Malaysia is deploying helicopters, boats and an aircraft along its coast to catch a rising number of suspected illegal immigrants from Afghanistan and Pakistan who attempt to reach Indonesia by boat despite the risk of drowning on the perilous journey.
The immigrants use Malaysia as a stepping stone, taking small, overcrowded boats to Indonesia, usually with the goal of reaching Australia and applying for asylum, officials said this week.
Many Indonesians who work in Malaysia without permits or overstay their visas also use the boats to get home.
Since March, four boats with 114 Indonesians, 58 Afghans, 37 Pakistanis and three Iraqis have been caught trying to cross from Malaysia to Indonesia, data from the marine police and the Malaysian Maritime Enforcement Agency said. A request for interviews with the detainees is being processed.
Maritime officials say it is hard to estimate how many have successfully completed the dangerous passage.
“This is a new trend to us in Malaysia,” Malaysian Home Ministry Secretary-General Mahmood Adam said.
The prospective migrants are believed to pay human traffickers in their home countries, who arrange for them to come to Malaysia on valid tourist visas. Once here, they see the sights in Kuala Lumpur and surrounding areas before setting sail on an uncertain journey.
Mahmood said most of these people are middle-class with means to fund their journey. Many want to escape the war in Afghanistan and in Pakistan’s border region and all are looking for a better life.
“They have money. They travel all over the world. So how to refuse their visa application? It’s very difficult,” Mahmood said.
In late April, a boat carrying a Pakistani family overturned and only a 14-year-old boy survived. All six family members including his mother, siblings and uncles drowned.
The Pakistani embassy said the family — in Malaysia on tourist visas — was on a legitimate pleasure boat trip, but police are investigating whether they paid smugglers to take them to Indonesia.
Early on Thursday, two boats with 32 illegal Indonesian immigrants capsized in choppy waters off southern Johor state, leaving one woman dead and nine missing, Johor marine police chief Mohamad Khamsani Abdul Rahman said. Twenty-two others, including a suspected boatman, were rescued.
A third boat sank last month, killing eight Indonesians.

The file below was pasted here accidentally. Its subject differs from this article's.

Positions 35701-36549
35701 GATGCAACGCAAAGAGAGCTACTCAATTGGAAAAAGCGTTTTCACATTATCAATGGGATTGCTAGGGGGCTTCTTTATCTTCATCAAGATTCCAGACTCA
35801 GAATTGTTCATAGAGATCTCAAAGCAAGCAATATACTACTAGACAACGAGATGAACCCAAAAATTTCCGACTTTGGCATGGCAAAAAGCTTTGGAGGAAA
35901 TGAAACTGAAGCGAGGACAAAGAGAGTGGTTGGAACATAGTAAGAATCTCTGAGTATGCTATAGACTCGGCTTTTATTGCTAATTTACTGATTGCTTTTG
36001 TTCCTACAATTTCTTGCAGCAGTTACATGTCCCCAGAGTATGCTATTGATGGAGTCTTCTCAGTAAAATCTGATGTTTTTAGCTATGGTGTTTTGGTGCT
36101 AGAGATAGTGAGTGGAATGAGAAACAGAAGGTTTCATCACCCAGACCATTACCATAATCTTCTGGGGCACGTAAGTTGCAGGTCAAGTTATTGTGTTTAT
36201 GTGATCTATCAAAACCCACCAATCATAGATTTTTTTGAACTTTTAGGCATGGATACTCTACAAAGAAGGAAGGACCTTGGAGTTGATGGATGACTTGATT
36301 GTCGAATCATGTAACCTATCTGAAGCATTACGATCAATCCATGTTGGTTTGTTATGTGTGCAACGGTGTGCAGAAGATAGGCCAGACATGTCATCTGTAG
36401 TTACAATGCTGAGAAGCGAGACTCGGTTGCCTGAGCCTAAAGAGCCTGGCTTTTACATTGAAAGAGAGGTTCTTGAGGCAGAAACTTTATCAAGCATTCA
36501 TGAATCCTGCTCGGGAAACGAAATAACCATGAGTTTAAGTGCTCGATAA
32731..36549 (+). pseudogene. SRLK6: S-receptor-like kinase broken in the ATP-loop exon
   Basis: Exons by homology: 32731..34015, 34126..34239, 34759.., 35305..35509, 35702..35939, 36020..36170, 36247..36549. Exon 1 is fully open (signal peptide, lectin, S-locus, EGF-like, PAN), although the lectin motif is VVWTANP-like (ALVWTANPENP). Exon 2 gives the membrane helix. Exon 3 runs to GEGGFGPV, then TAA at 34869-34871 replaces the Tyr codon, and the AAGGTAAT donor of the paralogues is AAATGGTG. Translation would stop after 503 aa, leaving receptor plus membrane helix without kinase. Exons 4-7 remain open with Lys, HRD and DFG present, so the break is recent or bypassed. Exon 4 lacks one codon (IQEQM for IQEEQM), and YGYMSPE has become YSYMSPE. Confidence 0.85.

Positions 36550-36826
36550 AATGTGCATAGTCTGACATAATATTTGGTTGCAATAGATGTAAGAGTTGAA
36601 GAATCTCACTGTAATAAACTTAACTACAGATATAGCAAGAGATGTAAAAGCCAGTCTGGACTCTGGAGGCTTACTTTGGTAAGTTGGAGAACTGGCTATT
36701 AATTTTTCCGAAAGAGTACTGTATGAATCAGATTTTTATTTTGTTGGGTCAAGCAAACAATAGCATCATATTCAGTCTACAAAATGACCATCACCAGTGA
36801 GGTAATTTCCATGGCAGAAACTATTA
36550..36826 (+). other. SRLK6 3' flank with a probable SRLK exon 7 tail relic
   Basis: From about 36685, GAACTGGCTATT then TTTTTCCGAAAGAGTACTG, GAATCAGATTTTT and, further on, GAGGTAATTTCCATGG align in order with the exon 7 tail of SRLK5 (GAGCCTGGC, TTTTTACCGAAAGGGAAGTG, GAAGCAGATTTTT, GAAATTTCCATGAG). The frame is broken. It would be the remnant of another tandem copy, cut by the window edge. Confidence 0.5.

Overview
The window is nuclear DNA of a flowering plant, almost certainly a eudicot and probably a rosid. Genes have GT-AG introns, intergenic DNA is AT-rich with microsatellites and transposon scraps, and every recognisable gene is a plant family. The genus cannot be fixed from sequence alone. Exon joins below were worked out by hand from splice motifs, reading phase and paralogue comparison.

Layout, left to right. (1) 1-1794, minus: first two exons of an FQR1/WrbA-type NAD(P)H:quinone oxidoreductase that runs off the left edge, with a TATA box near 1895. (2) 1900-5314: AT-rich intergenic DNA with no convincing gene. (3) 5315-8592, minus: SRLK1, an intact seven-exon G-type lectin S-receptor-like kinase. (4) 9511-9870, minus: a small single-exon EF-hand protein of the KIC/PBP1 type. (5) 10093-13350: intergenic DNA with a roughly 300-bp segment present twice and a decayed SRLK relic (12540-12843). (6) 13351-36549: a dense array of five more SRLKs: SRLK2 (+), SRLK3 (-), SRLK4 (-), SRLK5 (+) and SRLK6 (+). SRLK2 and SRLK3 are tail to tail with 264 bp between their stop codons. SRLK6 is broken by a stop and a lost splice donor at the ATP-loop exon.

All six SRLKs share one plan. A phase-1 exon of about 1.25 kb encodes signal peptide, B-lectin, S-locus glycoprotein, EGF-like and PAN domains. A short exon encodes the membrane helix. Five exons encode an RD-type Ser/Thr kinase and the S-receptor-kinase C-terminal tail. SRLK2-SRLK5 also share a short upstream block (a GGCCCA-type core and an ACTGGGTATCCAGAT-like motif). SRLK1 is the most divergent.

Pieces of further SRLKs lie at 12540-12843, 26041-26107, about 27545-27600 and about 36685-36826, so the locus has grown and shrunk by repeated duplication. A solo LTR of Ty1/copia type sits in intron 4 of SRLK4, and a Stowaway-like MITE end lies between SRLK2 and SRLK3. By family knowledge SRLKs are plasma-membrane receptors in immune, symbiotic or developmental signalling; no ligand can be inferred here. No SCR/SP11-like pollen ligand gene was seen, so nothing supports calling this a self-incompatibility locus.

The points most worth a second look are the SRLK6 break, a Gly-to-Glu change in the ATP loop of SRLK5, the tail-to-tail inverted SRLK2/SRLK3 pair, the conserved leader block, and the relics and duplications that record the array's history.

First Admiral Ahmad Puzi Abdul Kahar of the Malaysian Maritime Enforcement Agency said coastline surveillance was stepped up after the first tragedy in March.
He said an aircraft, helicopters and boats patrol the coast, and officers from all agencies are gathering information from fishermen and other locals about illegal vessels.
For now the human trafficking syndicates seem to have been intimidated and their activities have decreased, but policing Malaysia’s 1,727km-long coastline is difficult.
“When you tighten here, they will go to the other side ... Of course we have to tighten [security] everywhere,” Ahmad Puzi said.
On May 28, a wooden boat packed with Afghan migrants sank off western Indonesia, killing at least nine people and leaving 11 missing. The Afghans, who were rescued, told Indonesian authorities they flew from Afghanistan to Malaysia, where human traffickers offered to help them get to Australia.
Captain M. Karunanithi, a senior official with the Malaysian maritime agency’s crime investigation department, said the migrant flow increased when Australia eased immigration restrictions last year.
He said among the Pakistanis and Afghanis arrested in Malaysia were two doctors and an information technology specialist, and many carried between US$3,500 and US$4,000 in cash. Some told their interrogators they had relatives in Australia, Karunanithi said.
Those arrested have been jailed up to six months for exiting Malaysia illegally before being deported, he said.
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